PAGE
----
The Oklahoma City Dodgers (Class AAA; Pacific Coast League), along with the Oklahoma City National Memorial & Museum, have announced initiatives to commemorate the 25th anniversary of the April 19, 1995 Oklahoma City bombing, including a jersey sleeve patch that will be worn this season.
The Dodgers will retire No. 168 at Chickasaw Bricktown Ballpark to signify the number of lives lost during that fateful day. The team will place the new retired number next to the currently retired Nos. 1 and 42 along the left field wall.
Additionally, the team will retire No. 19 in the OKC Dodgers Rookie League to honor the 19 children who were killed as a result of the bombing. No Rookie League participant will ever wear the No. 19, and a memorial display will be placed at Wheeler Park, where Rookie League games are played.
On the field, the Dodgers will wear a special jersey patch on the right sleeve to commemorate the 25th anniversary of the bombing during the entire 2020 season.
“The events that occurred both on and after April 19, 1995 play an indelible role in the story of Oklahoma City and our community,” said OKC Dodgers President/General Manager Michael Byrnes. “By taking these measures, we want to make sure that story is always at the forefront of our minds, and that we can help live up to the Memorial & Museum’s standard of remembering those who were killed, those who survived, and those changed forever.”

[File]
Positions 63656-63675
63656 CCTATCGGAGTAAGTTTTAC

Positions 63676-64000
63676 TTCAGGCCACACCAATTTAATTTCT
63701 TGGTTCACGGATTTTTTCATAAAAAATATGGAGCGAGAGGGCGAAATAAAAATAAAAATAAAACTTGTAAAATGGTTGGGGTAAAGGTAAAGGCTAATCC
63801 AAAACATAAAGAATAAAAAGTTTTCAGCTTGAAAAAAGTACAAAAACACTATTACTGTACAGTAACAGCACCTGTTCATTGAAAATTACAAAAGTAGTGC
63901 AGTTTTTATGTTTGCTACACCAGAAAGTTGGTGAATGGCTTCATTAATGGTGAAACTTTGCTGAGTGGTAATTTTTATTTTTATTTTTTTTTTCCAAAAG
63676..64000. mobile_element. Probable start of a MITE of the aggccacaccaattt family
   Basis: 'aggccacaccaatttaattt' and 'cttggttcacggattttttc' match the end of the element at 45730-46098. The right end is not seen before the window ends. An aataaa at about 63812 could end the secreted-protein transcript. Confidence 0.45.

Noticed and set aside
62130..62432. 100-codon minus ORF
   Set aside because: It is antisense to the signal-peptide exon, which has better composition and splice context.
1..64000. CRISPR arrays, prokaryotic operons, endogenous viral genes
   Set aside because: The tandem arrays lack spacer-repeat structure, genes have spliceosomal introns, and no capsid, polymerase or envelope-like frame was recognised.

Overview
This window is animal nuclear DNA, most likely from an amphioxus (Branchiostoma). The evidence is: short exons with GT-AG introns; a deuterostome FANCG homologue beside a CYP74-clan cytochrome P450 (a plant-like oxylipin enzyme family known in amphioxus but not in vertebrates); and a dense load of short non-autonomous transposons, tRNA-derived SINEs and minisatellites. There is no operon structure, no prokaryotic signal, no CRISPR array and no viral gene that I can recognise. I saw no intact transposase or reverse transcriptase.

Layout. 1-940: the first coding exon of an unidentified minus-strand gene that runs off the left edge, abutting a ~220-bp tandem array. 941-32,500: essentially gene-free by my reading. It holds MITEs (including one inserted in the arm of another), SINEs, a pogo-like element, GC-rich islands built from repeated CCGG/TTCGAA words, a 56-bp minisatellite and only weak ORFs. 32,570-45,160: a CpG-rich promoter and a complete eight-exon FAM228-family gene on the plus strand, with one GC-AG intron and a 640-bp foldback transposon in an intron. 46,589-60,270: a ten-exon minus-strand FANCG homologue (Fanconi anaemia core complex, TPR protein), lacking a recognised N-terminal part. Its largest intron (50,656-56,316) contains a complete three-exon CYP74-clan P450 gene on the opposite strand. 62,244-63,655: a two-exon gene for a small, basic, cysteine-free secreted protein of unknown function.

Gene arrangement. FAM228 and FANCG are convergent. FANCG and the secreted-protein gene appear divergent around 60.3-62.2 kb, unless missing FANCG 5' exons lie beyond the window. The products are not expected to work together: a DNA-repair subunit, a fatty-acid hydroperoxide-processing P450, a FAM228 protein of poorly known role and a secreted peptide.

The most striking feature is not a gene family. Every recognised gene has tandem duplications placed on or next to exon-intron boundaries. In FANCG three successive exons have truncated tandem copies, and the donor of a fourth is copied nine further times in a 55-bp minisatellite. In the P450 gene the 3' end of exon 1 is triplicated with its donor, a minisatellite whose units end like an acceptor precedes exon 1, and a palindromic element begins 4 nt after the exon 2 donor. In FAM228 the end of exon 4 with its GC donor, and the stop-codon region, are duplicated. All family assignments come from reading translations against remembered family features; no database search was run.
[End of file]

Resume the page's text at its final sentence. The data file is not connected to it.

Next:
Between April 18-19, 2020, the Oklahoma City Dodgers will honor our first responders who continue to serve the state, as well as those who were instrumental on April 19, 1995. Events include recognizing families and first responders impacted by the bombing, live displays on Mickey Mantle Plaza, the formal unveiling of the No. 168 display in left field and much more.
Other actions include the Oklahoma City Dodgers Baseball Foundation stepping up to the Oklahoma Standard by completing 25 acts of kindness throughout the 2020 season, highlighting the power of community and recognizing the good works of others.
“We are honored to work with the Dodgers on this special commemoration as they join our community in looking back and thinking forward,” said Oklahoma City National Memorial & Museum Executive Director Kari Watkins. “By doing this they help us tell this story to a new generation and to teach the senselessness of violence.”